Mortgage servicers accused of not doing nearly enough to stem the nation's foreclosure crisis will sit down with the Obama administration tomorrow to tell their side of the story.
The meeting, the results of which are not expected to be made public until early next month, comes amid escalating criticism that both mortgage servicers and the government are ill-equipped to carry out Obama administration programs designed to help keep people in their homes.
Homeowners such as Pedro and Lucy Gomez are among the many disappointed with loan modification efforts.
The couple are fighting foreclosure on their Elgin, Ill., home. Pedro Gomez, 43, said they fell behind on mortgage payments after his wife was laid off last year. They sought help from their mortgage servicer, he said, but the company only offered a loan modification plan that didn't actually reduce the monthly mortgage payment.
"We continue to call them and try to work with them and they refused," he said. "They kept on giving us the brushoff."
The National Consumer Law Center, which presented testimony to the Senate earlier this month, has identified dozens of ways in which some mortgage servicers have failed to follow guidelines set by the Home Affordable Modification Program (HAMP), a five-month-old Obama administration program that pays servicers at least $1,000 for each loan modification. The Government Accountability Office, meanwhile, issued a report last week concluding that there are "gaps" in the Treasury Department's oversight of the program.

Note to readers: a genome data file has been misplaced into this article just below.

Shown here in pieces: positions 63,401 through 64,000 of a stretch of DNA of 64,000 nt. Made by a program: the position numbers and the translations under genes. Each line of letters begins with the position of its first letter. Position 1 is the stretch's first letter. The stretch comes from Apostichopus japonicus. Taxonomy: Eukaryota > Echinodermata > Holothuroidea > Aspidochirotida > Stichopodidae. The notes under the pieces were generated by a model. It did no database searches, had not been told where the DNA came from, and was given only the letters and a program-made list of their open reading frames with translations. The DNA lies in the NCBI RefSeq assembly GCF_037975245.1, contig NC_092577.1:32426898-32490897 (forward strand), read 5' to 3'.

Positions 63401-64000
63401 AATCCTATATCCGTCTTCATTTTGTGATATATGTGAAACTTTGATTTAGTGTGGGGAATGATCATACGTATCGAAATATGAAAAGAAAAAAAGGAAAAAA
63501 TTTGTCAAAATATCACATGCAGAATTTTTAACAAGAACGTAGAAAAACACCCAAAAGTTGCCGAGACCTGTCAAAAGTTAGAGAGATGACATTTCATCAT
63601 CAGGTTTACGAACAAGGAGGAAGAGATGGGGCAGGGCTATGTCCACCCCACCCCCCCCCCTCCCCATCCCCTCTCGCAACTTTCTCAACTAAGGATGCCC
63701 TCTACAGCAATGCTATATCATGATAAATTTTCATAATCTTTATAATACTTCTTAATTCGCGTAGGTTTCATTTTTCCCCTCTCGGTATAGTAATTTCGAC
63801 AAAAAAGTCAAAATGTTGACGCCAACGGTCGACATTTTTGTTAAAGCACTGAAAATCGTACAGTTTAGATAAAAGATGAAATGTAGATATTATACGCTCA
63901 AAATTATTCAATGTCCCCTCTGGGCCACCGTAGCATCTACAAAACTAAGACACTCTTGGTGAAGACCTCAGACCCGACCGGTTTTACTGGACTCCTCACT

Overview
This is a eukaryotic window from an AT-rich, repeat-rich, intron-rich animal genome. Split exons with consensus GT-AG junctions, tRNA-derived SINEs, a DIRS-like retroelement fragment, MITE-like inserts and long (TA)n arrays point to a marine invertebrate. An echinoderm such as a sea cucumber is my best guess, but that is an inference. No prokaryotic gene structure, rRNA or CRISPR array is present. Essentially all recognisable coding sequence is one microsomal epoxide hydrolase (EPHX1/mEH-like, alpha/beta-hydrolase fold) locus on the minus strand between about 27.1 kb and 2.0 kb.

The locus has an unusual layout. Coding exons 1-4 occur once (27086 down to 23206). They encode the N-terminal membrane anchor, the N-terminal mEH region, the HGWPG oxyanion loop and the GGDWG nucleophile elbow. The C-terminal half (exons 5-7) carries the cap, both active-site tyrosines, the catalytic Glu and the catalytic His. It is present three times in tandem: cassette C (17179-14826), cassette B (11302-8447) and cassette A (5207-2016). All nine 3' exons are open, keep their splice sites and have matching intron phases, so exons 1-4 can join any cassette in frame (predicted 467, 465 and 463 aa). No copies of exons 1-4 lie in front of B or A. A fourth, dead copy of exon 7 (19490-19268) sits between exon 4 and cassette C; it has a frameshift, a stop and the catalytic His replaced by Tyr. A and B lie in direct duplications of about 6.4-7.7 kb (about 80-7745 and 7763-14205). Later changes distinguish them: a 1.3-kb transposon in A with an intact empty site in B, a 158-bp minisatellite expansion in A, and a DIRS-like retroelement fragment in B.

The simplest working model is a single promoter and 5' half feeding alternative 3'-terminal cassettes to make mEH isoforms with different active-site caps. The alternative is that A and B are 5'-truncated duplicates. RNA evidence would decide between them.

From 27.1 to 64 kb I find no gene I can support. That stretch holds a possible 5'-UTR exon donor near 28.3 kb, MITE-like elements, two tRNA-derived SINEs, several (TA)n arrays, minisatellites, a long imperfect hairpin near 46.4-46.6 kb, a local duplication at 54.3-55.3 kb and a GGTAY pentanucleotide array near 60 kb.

Sen. Chris Dodd, D-Conn., has asked the administration to investigate alleged abuses of the program. The alleged violations by mortgage servicers include:
Charging advance fees for loan modifications.
Telling homeowners they must be in default before becoming eligible for loan modifications.
Starting foreclosure proceedings even while a homeowner is under consideration for a loan modification.
"If true and widespread, abuses of this kind threaten to undermine the effectiveness of the HAMP program and deny the relief on which so many Americans are depending for their financial stability," Dodd, the chairman of the Senate Banking Committee, wrote in a July 23 letter to Treasury Secretary Tim Geithner and Housing Secretary Shaun Donovan.
The administration announced earlier this year that more than 55,000 borrowers have been offered loan modifications under HAMP. But that figure pales in comparison to the number of homeowners facing foreclosure -- more than 2 million as of the first three months of the year.
"HAMP, despite its lofty goals, has not yet been able to contain the foreclosure tsunami," the National Consumer Law Center's Diane E. Thompson said in written testimony presented to the Senate Banking Committee.
The Obama administration has acknowledged some of the criticism.
"There appears to be substantial variation among servicers in performance and borrower experience, as well as inconsistent results in converting trial modification offers into actual trial modifications," Geithner and Donovan wrote in a letter earlier this month inviting mortgage servicers to meet with the administration. "We believe there is a general need for servicers to devote substantially more resources to this program for it to fully succeed and achieve the objectives we all share."